I’ve decided to reinvent The Millions. The blog world is crowded. I cannot possibly add to or improve upon the innumerable blogs out there that are about music or politics. So many of the things that I have a casual interest in are covered so obsessively in the blog world that it is hard to find something to write about in any sort of compelling way. Nor do I have much interest in cataloging my daily life. I know from experience that my life is capable of producing, tops, a paragraph or two of mildly amusing reading every few weeks, which does not a blog make. Plus, I would like to try to lure some people into reading what I write, and writing about what I ate for lunch today will likely not do the trick. As for the two of you (you know who you are) who read this blog regularly, I hope you will not be disappointed by my change away from that format. And finally, after some thinking, I have figured out what these changes will be. The Millions will be about books. For a book lover without a whole lot of free time (not to mention money) it can be very hard to consistantly find new and interesting books. To do so, in my experience, requires reading dozens of book reviews weekly and trolling book stores looking for the new and interesting (or the old and interesting). The internet improves this process slightly, mainly by cutting out some of the time required, but it offers little help in locating a book that you might like to take a look at. I have yet to find anyone that has had much luck with Amazon’s recommendations. I recently realized, though, that I am singularly qualified to write a blog about books. I work in a great little book store and therefore, in pursuit of my paycheck, I see with my own eyes the hundreds of books that come out weekly and I read reviews in dozens of newspapers and magazines. Finally, I have always loved books and I have always loved telling people about books, and now I have myself a little blog that can serve both of these loves. I hope to update several times a week, if not daily, and hopefully this thing will be chock full of interesting books at all times. So there it is… it feels good to get started on this thing, and if anyone has any comments, questions or suggestions let me know.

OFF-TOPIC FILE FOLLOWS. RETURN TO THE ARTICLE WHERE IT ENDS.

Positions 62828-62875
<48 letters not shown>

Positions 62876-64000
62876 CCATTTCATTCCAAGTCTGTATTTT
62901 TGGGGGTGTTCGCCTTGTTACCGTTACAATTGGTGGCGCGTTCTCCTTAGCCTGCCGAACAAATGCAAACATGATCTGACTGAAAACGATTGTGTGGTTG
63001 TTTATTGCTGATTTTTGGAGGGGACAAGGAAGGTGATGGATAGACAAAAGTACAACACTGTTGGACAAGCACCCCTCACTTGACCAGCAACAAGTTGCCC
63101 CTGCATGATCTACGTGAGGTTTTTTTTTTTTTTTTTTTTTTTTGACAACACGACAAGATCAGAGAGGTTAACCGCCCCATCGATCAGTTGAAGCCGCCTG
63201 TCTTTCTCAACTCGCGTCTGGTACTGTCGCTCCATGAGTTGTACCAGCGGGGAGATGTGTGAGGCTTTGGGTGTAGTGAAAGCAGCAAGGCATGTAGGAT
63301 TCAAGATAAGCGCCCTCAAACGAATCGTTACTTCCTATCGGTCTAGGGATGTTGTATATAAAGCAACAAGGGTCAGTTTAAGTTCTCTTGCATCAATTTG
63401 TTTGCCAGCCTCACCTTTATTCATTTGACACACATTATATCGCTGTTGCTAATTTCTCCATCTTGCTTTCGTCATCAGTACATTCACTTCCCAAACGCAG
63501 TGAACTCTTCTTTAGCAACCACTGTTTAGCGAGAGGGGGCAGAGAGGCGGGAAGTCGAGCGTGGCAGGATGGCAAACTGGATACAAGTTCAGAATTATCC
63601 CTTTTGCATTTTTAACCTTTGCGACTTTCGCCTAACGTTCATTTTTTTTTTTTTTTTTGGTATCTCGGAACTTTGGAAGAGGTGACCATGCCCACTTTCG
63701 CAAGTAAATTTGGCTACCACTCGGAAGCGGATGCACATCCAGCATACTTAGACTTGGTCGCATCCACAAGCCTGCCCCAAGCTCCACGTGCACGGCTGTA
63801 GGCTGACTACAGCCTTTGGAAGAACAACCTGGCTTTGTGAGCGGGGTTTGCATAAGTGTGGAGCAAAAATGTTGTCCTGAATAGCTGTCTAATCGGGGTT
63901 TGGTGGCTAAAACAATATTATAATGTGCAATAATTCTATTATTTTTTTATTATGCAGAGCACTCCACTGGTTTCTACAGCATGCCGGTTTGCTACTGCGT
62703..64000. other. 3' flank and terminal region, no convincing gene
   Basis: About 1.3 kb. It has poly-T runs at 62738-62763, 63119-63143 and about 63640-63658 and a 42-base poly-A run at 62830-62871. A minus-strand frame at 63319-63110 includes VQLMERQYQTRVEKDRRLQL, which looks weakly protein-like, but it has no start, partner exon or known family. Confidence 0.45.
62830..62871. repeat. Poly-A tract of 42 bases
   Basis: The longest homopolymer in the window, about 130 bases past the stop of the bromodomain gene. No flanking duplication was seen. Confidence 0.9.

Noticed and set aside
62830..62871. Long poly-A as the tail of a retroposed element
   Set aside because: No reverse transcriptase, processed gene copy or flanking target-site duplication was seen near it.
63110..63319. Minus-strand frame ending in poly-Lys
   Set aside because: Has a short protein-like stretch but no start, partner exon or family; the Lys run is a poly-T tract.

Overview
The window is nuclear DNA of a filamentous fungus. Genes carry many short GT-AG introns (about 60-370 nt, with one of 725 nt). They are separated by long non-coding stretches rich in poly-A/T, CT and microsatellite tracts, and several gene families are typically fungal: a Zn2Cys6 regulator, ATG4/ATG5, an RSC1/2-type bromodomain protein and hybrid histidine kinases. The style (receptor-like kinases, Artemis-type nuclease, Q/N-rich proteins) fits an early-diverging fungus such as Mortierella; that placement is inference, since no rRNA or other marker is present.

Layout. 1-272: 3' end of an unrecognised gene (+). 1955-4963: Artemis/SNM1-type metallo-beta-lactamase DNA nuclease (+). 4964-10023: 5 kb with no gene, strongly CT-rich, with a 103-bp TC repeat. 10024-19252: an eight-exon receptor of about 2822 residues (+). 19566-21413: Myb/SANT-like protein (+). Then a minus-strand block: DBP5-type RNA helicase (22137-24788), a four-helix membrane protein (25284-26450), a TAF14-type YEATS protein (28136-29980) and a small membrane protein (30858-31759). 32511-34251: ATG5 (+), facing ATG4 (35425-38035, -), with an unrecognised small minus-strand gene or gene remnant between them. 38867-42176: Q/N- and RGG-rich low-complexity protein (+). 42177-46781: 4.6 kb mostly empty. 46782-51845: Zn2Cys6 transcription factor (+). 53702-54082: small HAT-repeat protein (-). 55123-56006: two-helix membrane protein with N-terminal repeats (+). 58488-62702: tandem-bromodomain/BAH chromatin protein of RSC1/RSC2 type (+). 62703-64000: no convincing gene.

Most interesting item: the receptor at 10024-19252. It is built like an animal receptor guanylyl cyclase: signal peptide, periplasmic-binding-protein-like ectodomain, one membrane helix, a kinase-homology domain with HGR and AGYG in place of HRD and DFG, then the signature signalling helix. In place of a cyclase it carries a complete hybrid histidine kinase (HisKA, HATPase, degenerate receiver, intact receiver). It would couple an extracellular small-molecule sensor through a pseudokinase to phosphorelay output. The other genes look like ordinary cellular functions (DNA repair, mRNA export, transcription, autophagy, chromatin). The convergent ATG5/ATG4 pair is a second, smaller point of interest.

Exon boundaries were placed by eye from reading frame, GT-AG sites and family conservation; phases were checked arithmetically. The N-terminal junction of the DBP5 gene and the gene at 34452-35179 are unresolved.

1. Poets love the metaphoric possibilities of flowing water. In his book Can Poetry Save the Earth? A Field Guide to Nature Poems, John Felstiner writes of a keen attention to water’s “motion and stillness,” its “changing constancy” in the work of poets like Coleridge, Eliot, William Carlos Williams, A.R. Ammons. And in Robert Frost, who in the poem “West-Running Brook” writes of how the brook of the title is “Flung backward on itself in one white wave,” a wave that “runs counter to itself,” resisting its own forward motion. “It is from that in water we were from,” Frost continues, “Long, long before we were from any creature.” The earliest river I recall is a muddy branch of the East Fork of the White River, winding through the rural southern Indiana county where I grew up. My friends and I would bike to a rusted iron grate bridge over that branch, the Honeytown Bridge, which rose like some ancient beast from a sea of lowland cornfields. I recall the thrill of aligning my bike tires in the narrow grooves between wider, splintery planks that were there for the tires of cars — flashes of brown water below, a quivering railing on either side. I drove to find that bridge recently and was sorry to see it replaced by a bland, bleached concrete thing with a flimsy metal guardrail — like one on any roadway, over any river, anywhere. All around it, still those same cornfields. Nothing but corn anywhere you looked. Barely begun sprouts of it on that first day of June — there’d been lots of rain, and farmers were late getting it planted, my father said. These are the fields that I learned, growing up, to call the bottoms. Bottom of the sloping hills, bottom of the agricultural ladder, land that always floods. Fertile land, but volatile, as likely to be underwater as not, less accessible to the big machinery of big farming. Even a forgotten little river like the White River has its potency. Yet I don’t recall the quiet farmers I knew as a child reaching for ways to describe the river’s power, ascribing human qualities to this sometime foe, this routine flooder of their bottom land. That I’ve found, instead, in the work of poets, like the farmer-poet Robert Frost. In an early poem called “A Brook in the City” (about an urban stream he calls “an immortal force/ No longer needed”), Frost describes this brook as “Staunch[ed] . . . at its source/ With cinder loads dumped down . . . And all for nothing it had ever done/ Except forget to go in fear.” I love Frost, but I don’t know what to do with another poem of his, a troublesome one, “The Gift Outright.” I’m not sure anyone does, now. And maybe we could ignore it, if it weren’t for the story—trotted out every four years, at the time of every American presidential inauguration — of his choosing to recite it from memory at John Kennedy’s inauguration in 1961, rather than read the new poem he’d composed for the occasion. The wind was ruffling the pages; the sun was in his eyes — so instead of reading his new poem, with his white hair blowing, he intoned this poem that I am unable to interpret as anything but a praise-song for the American notion of manifest destiny: The land was ours before we were the land’s. She was our land more than a hundred years Before we were her people. . . . And in lines near the poem’s end: Such as we were we gave ourselves outright (The deed of gift was many deeds of war) To the land vaguely realizing westward. Maybe I could forget about “The Gift Outright” — if it weren’t for that regularly retold story of Kennedy’s inauguration, and if it weren’t for the fact that it’s such a powerful poem, such a clear and potent statement of our longed-for, tormented, permanently ingrained notion of ourselves as Americans, our sense of ourselves as rugged and trailblazing, bursting free from Europe, always edging vaguely westward. Never mind who, or what, else was already here. The poem was first published in 1942; Frost recited it, in his old age, in tribute to a “next Augustan age” — youth, revival, exploration, expansion — ushered in by the inauguration of John F. Kennedy. It’s interesting to watch other poets and critics — all admirers of Frost — struggling to make their admiration fit with this poem’s obvious themes (we possessed it before we even got here somehow) and obvious oversights (it belonged to no one else but us). In his chapter in Homage to Robert Frost, Derek Walcott dispenses with “The Gift Outright” early (“No slavery, no colonization of Native Americans, a process of dispossession and then possession, but nothing about the dispossession of others that this destiny demanded”) before devoting his attention to other poems. Similarly, after acknowledging the poem’s connection with the troubling notion of manifest destiny in the introduction to Can Poetry Save the Earth?, John Felstiner never mentions “The Gift Outright” again. Responding to this poem, a student of mine, a big fan of Frost, insists the poet must have been making heavy use of irony in the poem. It’s hard, I think, for anyone under 30 (maybe even under 40), to imagine the decidedly un-ironic earnestness of the early 1960s. Yet even now, in our more ironic, more knowing, more environmentally conscious twenty-first century, how willing are we to question our right to claim ownership of a piece of land (along a river maybe) — and to do with it what we will? 2. Why would anyone choose to live on a flood plain anyway? The first time I recall hearing someone ask this question I was living in New York and working for a textbook publisher. The woman who asked it, a coworker of mine, was trying to express her bewilderment — and irritation — over the fate of residents of the Midwest who’d lost their homes to flooding of the Mississippi and Missouri Rivers in the early 1990s. This woman was not, as they say, an unintelligent woman. And this was not the first, nor the last, time I would hear someone express the view that where we live is simply a matter of choice. I’ve heard similar questions many times in the last twenty years. Why would anyone choose to live in the path of hurricanes? Or tornadoes? Alongside an earthquake-inducing fault line? Near a bunch of inadequate levees? Why wouldn’t they just leave? I did leave the Midwest, in my early twenties. I was someone with the freedom to do so — educated, employable at a time when there was more employment to be had, with help from my parents toward the deposit on my first apartment, in Queens. Looking back, I can see the story that drove me eastward: New York, I thought, was where any Midwesterner who dreamed of being a writer had to go. Maybe all lovers of poetry let myths and stories drive their life choices. Ten years later I left New York in search of a patch of green, the open air, a house: another deeply etched American myth. That time, vaguely realizing westward, I landed in the Lehigh Valley of eastern Pennsylvania, where two rivers, the Delaware and the Lehigh, converge. The Lehigh and the Delaware are big boys in the world of rivers — old-time, big-time players, power sources for industry. Or they were. Bethlehem Steel is gone now; near one of its still-standing stacks along the Lehigh River, there is a new casino. According to the Emmaus, Pennsylvania-based Wildlands Conservancy, the 100 mile-long Lehigh River and many of its tributaries are included on the Pennsylvania Department of Environmental Protection’s list of Impaired Waters. The two biggest threats to these waters are abandoned mine drainage to the north and run-off of sediment, fertilizer, pesticides, trash, and other materials in the Lehigh Valley itself. The Delaware River is one of the only free-flowing rivers in the eastern United States. It runs for nearly 390 miles, beginning in upstate New York, dividing the states of Pennsylvania and New Jersey, and emptying into the Delaware Bay between Cape May, New Jersey and Cape Henlopen, Delaware. According to the environmental advocacy group Delaware Riverkeepers, the river’s watershed makes up only four-tenths of one percent of the continental U.S. land area, but supplies water to five percent of the nation's population. In 1978 nearly 73 miles of the Upper Delaware were designated as one of the original National Wild and Scenic Rivers. Thirty-seven miles of the Upper Delaware are now part of the 70,000-acre Delaware Water Gap National Recreation Area. Driving east or west along Interstate 80, you’re likely to be stunned by the scenic views from the bridge over the Delaware, wondering if you’re dreaming (how can something this dramatic suddenly appear along an interstate connecting New York, New Jersey, and Pennsylvania?). This is the Delaware Water Gap — better seen from the Point of Gap Overlook on Route 611 in Pennsylvania — where erosion and glacial uplift formed the Pocono Plateau to the west and the Kittatiny Ridge to the east, with the Delaware River carving a perfect, sinuous S-curve between the two. According to the National Park Service, nearly five million people visit the Delaware Water Gap National Recreation Area each year. They come to camp, swim, boat, hike, fish, and hunt, or just to admire the landscape from River Road on the Pennsylvania side or Old Mine Road on the New Jersey side. With the aid of a lovely little book called Exploring Delaware Water Gap History, compiled by Susan A. Kopczynski and edited by William G. Dohe, you can take a self-guided driving tour, stopping to gaze on the sites of old resorts, colonial villages, waterfalls, an old copper mine shaft, and abundant — though not always immediately visible — old farmhouses, some of which date back to the eighteenth-century Dutch settlement of the area. Dutch, and then English, Scots-Irish, and German, settlers forced out native peoples, the Lenape and the Minsi, who had dwelled in the area since the retreat of the glaciers. Most of the old farmhouses are unoccupied now; some provide storage or offices for the National Park Service. Many of them, along with their fertile fields along the river, were seized in the years following the establishment of the Delaware Water Gap National Recreation Area in 1965, ten years after a devastating flood. Original plans for the national recreation area called for construction of a dam and a 250 billion-gallon reservoir on the Delaware River at Tocks Island, six miles upstream from the Delaware Water Gap. By the late 1960s, resistance to the dam’s construction would draw broader regional, and even national, attention. “Nix on Tocks” read popular signs and bumper stickers distributed by groups opposing the dam — clearly and deliberately linking the plans for Tocks Island with the federal government. Many people assume it was the August 1955 flood, which had killed nearly 100 people within the Delaware River Basin, that prompted the Army Corps of Engineers plan to build the Tocks Island dam. But according to Richard C. Albert, author of Damming the Delaware: The Rise and Fall of the Tocks Island Dam, by the time of that flood, a dam on the Delaware was already “largely unfinished business.” Though Pennsylvania and New Jersey had signed an anti-dam treaty nearly 200 years before (to keep the river open for lumber rafts), by the first half of the twentieth century, according to Albert, more than a dozen studies had examined the possibility of dams on the Delaware River for either hydropower or water supply. What the flood did precipitate was the involvement of the federal government, and an Army Corps of Engineers comprehensive planning effort that began in 1956 and, by 1961, had called for eleven dams in the Delaware River Basin. The formation of the Delaware River Basin Commission, with representatives from New York, New Jersey, Pennsylvania, and Delaware, followed in 1961, the establishment of the Delaware Water Gap Recreational Area in 1965. Resistance to the dam, and its ultimate defeat, are considered pivotal moments in the nascent American environmental movement. Opponents to the dam could point to many problems — issues with the bearing capacity of the site, for one — but the biggest problem, ultimately, was the ever-growing (and grossly underestimated) cost, at a time when the increasingly unpopular war in Vietnam was draining federal resources. Environmental legislation passed in the late 1960s and early 1970s created further barriers, and in 1975 the Delaware River Basin Commission voted 3 to 1 against immediate construction of the dam (only my home state, Pennsylvania, voted in favor of construction; the federal government abstained). In 1978 the portion of the river where the reservoir would have been became part of the National Wild and Scenic Rivers system, and finally, in 1992, the project was deauthorized by Congress. That’s a story you can find on the National Park Service web site, though it takes a bit of searching. It’s a story that has not endeared the Park Service — the remaining public face of federal plans, more than forty years ago, to dam the Delaware River and create a giant reservoir — to residents of the Upper Delaware region, on either the Pennsylvania or New Jersey side. Of the reported five million annual visits to the park, most are made by people from farther away, many from New York and Philadelphia and their suburbs. Locals, in general, seem less interested. One man, whose family were among those who lost their homes in the run-up to the building of the dam and reservoir that were never actually built, voiced lingering resentment in a 2001 article in The Pocono Record. Thirty years after he and his family were evicted from their home north of Shawnee-on-the-Delaware, in Pennsylvania, he reported that he still got “hot under the collar” when he saw a Park Service uniform. He’d rather not hunt along the Delaware anymore, he said. That Pocono Record article was part of a series by Dave Pierce, who is also at work on a book about the Tocks Island Dam story. Albert’s Damming the Delaware, published in an updated second edition in 2005, is a definitive, and scrupulously detailed, account. But Pierce wants to recount the stories of the people who were evicted, as well as those of some of the strange bedfellows who successfully fought construction of the dam. Among these were local farmers and “housewives” (in the language of the time), but also “hippie squatters” from New York City and elsewhere who moved into abandoned properties on both sides of the river. These squatters arrived after the Army Corps of Engineers, in need of income to support the faltering project, sought renters for the properties in publications like New York’s Village Voice. Even Supreme Court Justice William O. Douglas joined a much-publicized 1967 hike to Sunfish Pond in New Jersey — a hike designed to draw attention to the forty-acre glacial pond atop the Kittatiny Mountain that would have been destroyed by the original plans for the dam. Meanwhile, there’s another regional story Pierce has been working on since around 2003. His investigations into real estate fraud and rampant foreclosures in Monroe County, Pennsylvania — particularly in newly developed communities along Interstates 80 and 380, around twenty miles west and north of the Delaware Water Gap — led to an award-winning series of articles, published in The Pocono Record in 2003 and 2004. Pierce reports that between the mid-1970s and today, the population of Monroe County, Pennsylvania, home of the Pocono Mountains, grew from 40,000 to 165,000. In April 2004, well before the mortgage crisis became an item of national interest in the U.S., New York Times writers Michael Moss and Andrew Jacobs reported that in the preceding decade, foreclosure proceedings were brought against 5,700 homes in Monroe County. That was one in five of all mortgaged homes. Pierce, Moss, Jacobs, Matt Birkbeck of the Lehigh Valley, PA Morning Call, and other reporters have all recounted the tales of unscrupulous developers and financiers who lured first-time home buyers — particularly middle-income minority buyers from New York City — to Monroe County with promises of green lawns, stunning views, and gated communities in the beautiful Pocono Mountains. All for less than half the price of a home in nearer suburbs in New York or New Jersey. Never mind that that unbelievably low price was probably inflated a good twenty-five percent over the home’s actual market value. And that its buyer was, often, rushed into a decision on a one-day visit from New York, and also, possibly, pressured to “bump up” his or her income or conceal a bad credit record. These stories don’t really end — sagas of miserable commutes (I-80 runs directly from New York City to Monroe County, but the Poconos are 100 miles away, and the long-promised rail system shows no sign of materializing); of higher than promised property taxes and hidden fees; of shoddily constructed houses and improperly documented lots; of overcrowded schools and children who are home alone for hours while their parents are at work in New York; of racial tensions in a county that has undergone a demographic sea change in the last twenty years; and ultimately, in many cases, of painful losses of homes, foreclosures, evictions. One Pocono-area builder, Gene Percudani, launched an advertising campaign in New York that rings with hollow irony now. “Why Rent?” asked his billboards and television ads, which counterposed a gang- and gun-infested New York City with bucolic green lawns and sparkling new homes in the Poconos. “Our goal is homeownership for you and your family. Every American wants it; every American deserves it.” One of several problems with Percudani’s promises: He was both the builder and the loan broker for his homes. He also hired the appraiser who assessed his homes’ values. These were things that the mortgage unit of Chase Manhattan — the bank Percudani worked with — somehow overlooked. 3. The land was ours before we were the land’s . . . . We can try to keep realizing westward, but unfortunately, some things are simply finite. Would that the ownership of property — of land, of moving water — were as simple as what Gene Percudani’s “Why Rent?” ads or political rhetoric about home ownership imply. But, as legal scholar Eric Freyfogle writes in The Land We Share: Private Property and the Common Good, private land is understood differently in the realms of law and culture than it is in the “real world of nature”: “Nature is an interconnected whole, one parcel fully linked with the next. Even a seemingly slight action on one tract of land can trigger far-spreading ecological ripples.” One land owner’s use of land — agricultural, industrial, recreational — inevitably affects another land owner’s comfort, pleasure, possibility of profit. A new struggle over land and water in the Delaware Water Gap National Recreation Area emerged in 2010, when Pennsylvania Power and Light Electric Utilities and New Jersey Public Service Electric both received state approval (pending environmental permits) to begin building a 500-kilovolt power line through the park. The 100-mile, two-state line would span the river and would require the erection of 200-foot-high towers in the middle of the park. Besides marring the landscape, opponents contend that construction of the line could contaminate groundwater. To the south, at the other end of the river, a coalition of environmental organizations battled Army Corps of Engineers plans to deepen the Delaware River’s main navigation channel from a depth of 40 feet to 45 feet — a plan that the Delaware Riverkeepers contend threatens the drinking water of residents of Philadelphia and southern New Jersey, as well as marsh and wetland habitats of many fish and birds. And in June 2010, the Upper Delaware River was #1 on the list of "America’s Most Endangered Rivers," compiled each year by American Rivers, a conservation organization founded in 1973. The greatest threat to the Upper Delaware, according to the American Rivers web site, was the location of both the river and its watershed over the geological formation known as the Marcellus Shale. Writer Sandra Steingraber (author of Living Downstream), filmmaker Josh Fox (maker of Gasland), and others have argued that the process of extracting natural gas from the Marcellus Shale (hydraulic fracturing, or “fracking”) poses immeasurable environmental threats to groundwater. Multinational energy corporations have already acquired drilling rights to tracts of land atop the extensive Marcellus Shale, which covers large portions of New York, Pennsylvania, West Virginia, and Ohio. According to American Rivers, two companies alone, Chesapeake Appalachia and Statoil, plan to develop 13,500 to 17,000 gas wells in the Upper Delaware River region in the next twenty years. On this year’s list of Most Endangered Rivers, the Upper Delaware was replaced by the Susquehanna, which runs through New York, Pennsylvania, and Maryland. The greatest threat to the Susquehanna, according to the American Rivers web site, is natural gas extraction. At risk is clean drinking water. 4. Meanwhile, most of those evacuated farmhouses on both sides of the Upper Delaware River, the ones you can see on your driving tour through the Delaware Water Gap National Recreation Area, are languishing. The Parks Service does sponsor a leasing program, whereby farm fields in the Upper Delaware Valley are rented by farmers. This part of the program has been “very successful,” according to a Parks Service spokesperson; the leasing of historic structures on the park property has been less so. Though long-term leases of twenty to thirty years were once available, in recent years the program has shifted to competitive, three- to five-year leases. To inquire about a property, you have to first contact the Parks Service in writing. Once you’ve seen a property, if you’re interested in going further, you must submit a detailed proposal outlining your resources and your plans for the property. But as the Delaware Water Gap National Recreation Area General Information on Park Leasing Program guidelines specify, “None of the buildings are ready for immediate occupancy. Most will require extensive rehabilitation and high investments of time and money on your part — several hundred thousand dollars at the very least. Grants and government funds are not available.” Not surprisingly, few people get to the proposal-writing stage. “It’s sad,” a Parks Service employee I spoke with told me. “But we maintain the land, and preserve the land for future generations. . . . We do what we can with the funds and the personnel that we have.” The Parks Service has no funds for preserving historic buildings, she says. Their inheritance of these historic structures was, essentially, an accident. Twenty miles to the northwest, other, newer homes — foreclosed ones — also stand vacant, and beleaguered mortgage holders continue their endless battles with developers (like the giant Toll Brothers Developers, recently known, in the Poconos, as Toll and Big Ridge Developers), who simply form new companies or change their names and move on. In 1999, Al Wilson, a one-time deputy sheriff in Green County, Alabama and then an employee of the New York City Mayor’s Office and the Board of Education, bought a home in Tunkhannock Township, Pennsylvania, for $195,000. After reading a series of articles by Matt Birkbeck, then at the Pocono Record, reporting on allegations of inflated appraisals and other questionable real estate practices, he sought an independent appraisal and learned that his home was actually worth $145,000 to $150,000. Two years later, embroiled in his own tangled legal struggles, Wilson helped found the Pocono Homeowners Defense Association. The group organized rallies in front of the Monroe County Courthouse in Stroudsburg, the Capitol rotunda in Harrisburg, and F.B.I. headquarters in Washington. Quoted in Moss and Jacobs’ April 2004 New York Times article, Wilson summed up the situation neatly: “It’s like the Wild West out here.” Not, presumably, the wide-open west Frost envisioned in “The Gift Outright.” 5. “Cut the bank for the fill,” begins William Carlos Williams’ “The Defective Record,” a poem from the 1930s. “Dump sand / pumped out of the river / into the old swale.” “Level it down,” the poem continues at its end, . . . to build a house on to build a house on to build a house on to build a house on to build a house on to . . . I’ve tried to track down the origin of “homeownership” as a single word. I believe it must be as recent as 1994, when President Bill Clinton directed HUD Secretary Henry Cisneros to launch a National Homeownership Strategy, with the goal of finding creative measures to increase the national homeownership rate. Clinton went on to declare June 5, 1995 as National Homeownership Day. Not to be outdone, President George W. Bush declared June 2002 National Homeownership Month. Later that year, addressing the White House Conference on Increasing Minority Homeownership at George Washington University, Bush said, “All of us here in America should believe, and I think we do, that we should be, as I mentioned, a nation of owners. Owning something is freedom, as far as I'm concerned. It's part of a free society.” He could have lifted that directly from a Gene Percudani “Why Rent?” ad. According to historian Thomas Sugrue, until the early twentieth century, holding a mortgage was a source of stigma: “You were a debtor, and chronic indebtedness was a problem to be avoided like too much drinking or gambling.” But in response to the Depression, federal housing programs — beginning with Herbert Hoover’s Federal Home Loan Bank in 1932 and continuing through Franklin Roosevelt’s Federal National Mortgage Association (Fannie Mae) in 1938, and beyond — established a pattern of easy credit to boost rates of home ownership. With these programs rose what Sugrue calls “an army of banking, real-estate and construction lobbyists,” determined to protect their industries’ gains. By the latter half of the twentieth century, then, the idea of “homeownership” as a measure of American success and stability had become entrenched. Never mind that what most Americans owned were mortgages, made possible by federal programs. Still, Sugrue notes, tens of millions of American homeowners “had no reason to doubt that their home ownership was a result of their own virtue and hard work, their own grit and determination — not because they were the beneficiaries of one of the grandest government programs ever.” Every American wants it; every American deserves it. Do we really know what every American wants? What every American deserves? Some green space? Some safety? Abundant — and drinkable — water? Easy access to the places we want, or need, to be? And a gate around it all to keep out latecomers? Thomas Sugrue has pointed to another disturbing statistic from recent years: In 2006, the last “boom year” for American real estate, more than half of the tainted subprime loans went to African Americans — who make up only 13 percent of the population. 6. Drawing on the writings of Aldo Leopold and Wendell Berry, Eric Freyfogle tries to frame a new way of understanding property, one no longer rooted in notions of boundless resources and manifest destiny. “The core of their message,” he writes, “is simple and direct: the time has come for America to put the pioneer urge behind, to craft ways of living that allow life to flourish in every neighborhood, consistent with the health of the whole.” Maybe even renters could share in such a vision. Another poet had a similar vision, back in the late eighteenth and early nineteenth centuries in England, at the time of the Enclosure Act, with its passing of commonly held lands into the hands of private owners. In his poem “The Moors,” John Clare harkens back to his childhood days — before enclosure — in lines like these: Unbounded freedom ruled the wandering scene Nor fence of ownership crept in between To hide the prospect of the following eye— Its only bondage was the circling sky. What do we want? What do we deserve? When we mindlessly absorb more land “to build a house / on to build a / house on to build a house on/ to build a house / on,” in the language of Williams’ broken record; when we repeatedly fail to make comfortable, and safe, housing available to poor and working Americans, despite our National Homeownership Strategies and Societies and Days and Months; when we continue to put our water supplies at risk in our endless search for cheap and readily available fuels — what memories of “unbounded freedom,” of the “circling sky,” are we suppressing? Frost wondered as much, in “A Brook in the City,” which closes with these lines: No one would know except for ancient maps That such a brook ran water. But I wonder If from its being kept forever under, The thoughts may not have risen that so keep This new-built city from both work and sleep. Delaware Water Gap images credit: Jim Hauser